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Business Litigation - Appellate Practice - Statute of  Frauds on Real Estate Transaction

7 A.D.3d 757, 776 N.Y.S.2d 905, 2004 N.Y. Slip Op. 04153

Cary S. Frankel et al., Appellants

v

Ford Leasing Development Company, Respondent, et al., Defendant.

Supreme Court, Appellate Division, Second Department, New York

May 24, 2004

CITE TITLE AS: Frankel v Ford Leasing Dev. Co.

HEADNOTE

Frauds, Statute of

Sufficiency of Memorandum

Complaint dismissed in action for specific performance of contract to sell real property since it was clear from letter executed by plaintiff and by real estate agent for defendant that parties never had meeting of minds; letter expressly contemplated more complete and formal contract and omitted many essential terms of contract; fact that parties engaged in extensive negotiations and exchanged proposed purchase agreements further demonstrated absence of complete agreement-actions taken by plaintiff were not unequivocally referable to contract of sale so as to constitute part performance sufficient to defeat statute of frauds, and were merely steps taken in contemplation of future agreement.

In an action, inter alia, for specific performance of a contract to sell real property, the plaintiffs appeal from so much of an order of the Supreme Court, Westchester County (Colabella, J.), entered November 15, 2002, as granted the motion of the defendant Ford Leasing Development Company for summary judgment dismissing the complaint insofar as asserted against it.

Ordered that the order is affirmed insofar as appealed from, with costs.

Contrary to the plaintiffs' contentions, it is clear from a November 20, 2000, letter (hereinafter the Letter) executed by the plaintiff Cary S. Frankel and by a real estate agent for the defendant Ford Leasing Development Company (hereinafter Ford Leasing), that the parties never had a meeting of the minds. The Letter expressly contemplated a more complete and formal contract and omitted many essential terms of a contract. The fact that the parties engaged in extensive negotiations and exchanged proposed purchase agreements further demonstrated the absence of a complete agreement. Thus, the Letter merely constituted an agreement to agree which is unenforceable under the statute of frauds (see General Obligations Law § 5-703 [2]; Behar v Mawardi, 268 AD2d 400 [2000]; La Barca v Altenkirch, 193 AD2d 586 [1993]; Ramos v Lido Home Sales Corp., 148 AD2d 598 [1989]).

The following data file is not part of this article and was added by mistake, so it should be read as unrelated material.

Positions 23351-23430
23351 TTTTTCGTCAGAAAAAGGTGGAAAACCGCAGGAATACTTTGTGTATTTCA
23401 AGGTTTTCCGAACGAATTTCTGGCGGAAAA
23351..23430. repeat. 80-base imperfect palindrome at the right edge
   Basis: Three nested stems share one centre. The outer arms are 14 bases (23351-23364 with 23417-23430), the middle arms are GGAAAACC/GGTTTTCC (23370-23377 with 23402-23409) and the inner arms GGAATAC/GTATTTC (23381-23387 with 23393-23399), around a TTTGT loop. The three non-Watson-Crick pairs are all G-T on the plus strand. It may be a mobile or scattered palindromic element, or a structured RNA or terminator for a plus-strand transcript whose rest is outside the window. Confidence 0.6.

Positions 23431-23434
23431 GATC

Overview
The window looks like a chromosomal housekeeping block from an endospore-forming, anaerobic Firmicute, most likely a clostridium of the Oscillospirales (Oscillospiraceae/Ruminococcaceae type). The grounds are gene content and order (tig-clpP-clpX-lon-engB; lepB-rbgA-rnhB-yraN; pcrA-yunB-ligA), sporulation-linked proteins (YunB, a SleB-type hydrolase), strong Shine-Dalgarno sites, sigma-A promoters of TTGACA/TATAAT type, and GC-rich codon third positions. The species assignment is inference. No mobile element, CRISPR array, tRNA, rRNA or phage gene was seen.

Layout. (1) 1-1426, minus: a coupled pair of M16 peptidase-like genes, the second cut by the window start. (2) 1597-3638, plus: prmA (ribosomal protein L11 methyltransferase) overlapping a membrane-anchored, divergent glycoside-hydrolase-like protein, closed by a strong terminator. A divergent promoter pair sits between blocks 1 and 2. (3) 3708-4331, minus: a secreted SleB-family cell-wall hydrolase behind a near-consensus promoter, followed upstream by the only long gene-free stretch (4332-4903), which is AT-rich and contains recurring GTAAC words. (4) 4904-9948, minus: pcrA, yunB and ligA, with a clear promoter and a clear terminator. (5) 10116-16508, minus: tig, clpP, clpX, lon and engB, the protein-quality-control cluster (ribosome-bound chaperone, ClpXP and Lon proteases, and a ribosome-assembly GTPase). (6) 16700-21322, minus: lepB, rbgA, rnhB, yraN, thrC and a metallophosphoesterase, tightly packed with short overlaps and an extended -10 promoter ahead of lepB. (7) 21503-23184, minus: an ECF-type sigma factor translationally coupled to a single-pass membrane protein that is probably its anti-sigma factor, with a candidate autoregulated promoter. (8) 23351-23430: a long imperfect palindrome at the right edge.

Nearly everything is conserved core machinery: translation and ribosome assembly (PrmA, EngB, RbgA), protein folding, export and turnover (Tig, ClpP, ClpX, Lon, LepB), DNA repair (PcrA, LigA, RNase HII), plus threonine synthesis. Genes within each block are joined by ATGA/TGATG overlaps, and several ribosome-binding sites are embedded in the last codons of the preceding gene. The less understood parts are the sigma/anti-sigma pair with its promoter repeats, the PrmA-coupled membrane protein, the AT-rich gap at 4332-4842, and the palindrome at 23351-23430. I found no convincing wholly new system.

Moreover, contrary to the plaintiffs' contentions, the actions taken by Frankel were **2 not unequivocally referable to a contract of sale so as to constitute part performance sufficient to defeat the statute of frauds, and were merely steps taken in contemplation of a future agreement (see General Obligations Law § 5- *758 703 [4]; Messner Vetere Berger McNamee Schmetterer Euro RSCG v Aegis Group, 93 NY2d 229, 235, 237 [1999]; Urgo v Patel, 297 AD2d 376, 378 [2002]; Francesconi v Nutter, 125 AD2d 363 [1986]). Consequently, the Supreme Court properly granted Ford Leasing's motion for summary judgment dismissing the complaint insofar as asserted against it.

The plaintiffs' remaining contentions are without merit. Krausman, J.P., Luciano, Cozier and Spolzino, JJ., concur.

Copr. (c) 2011, Secretary of State, State of New York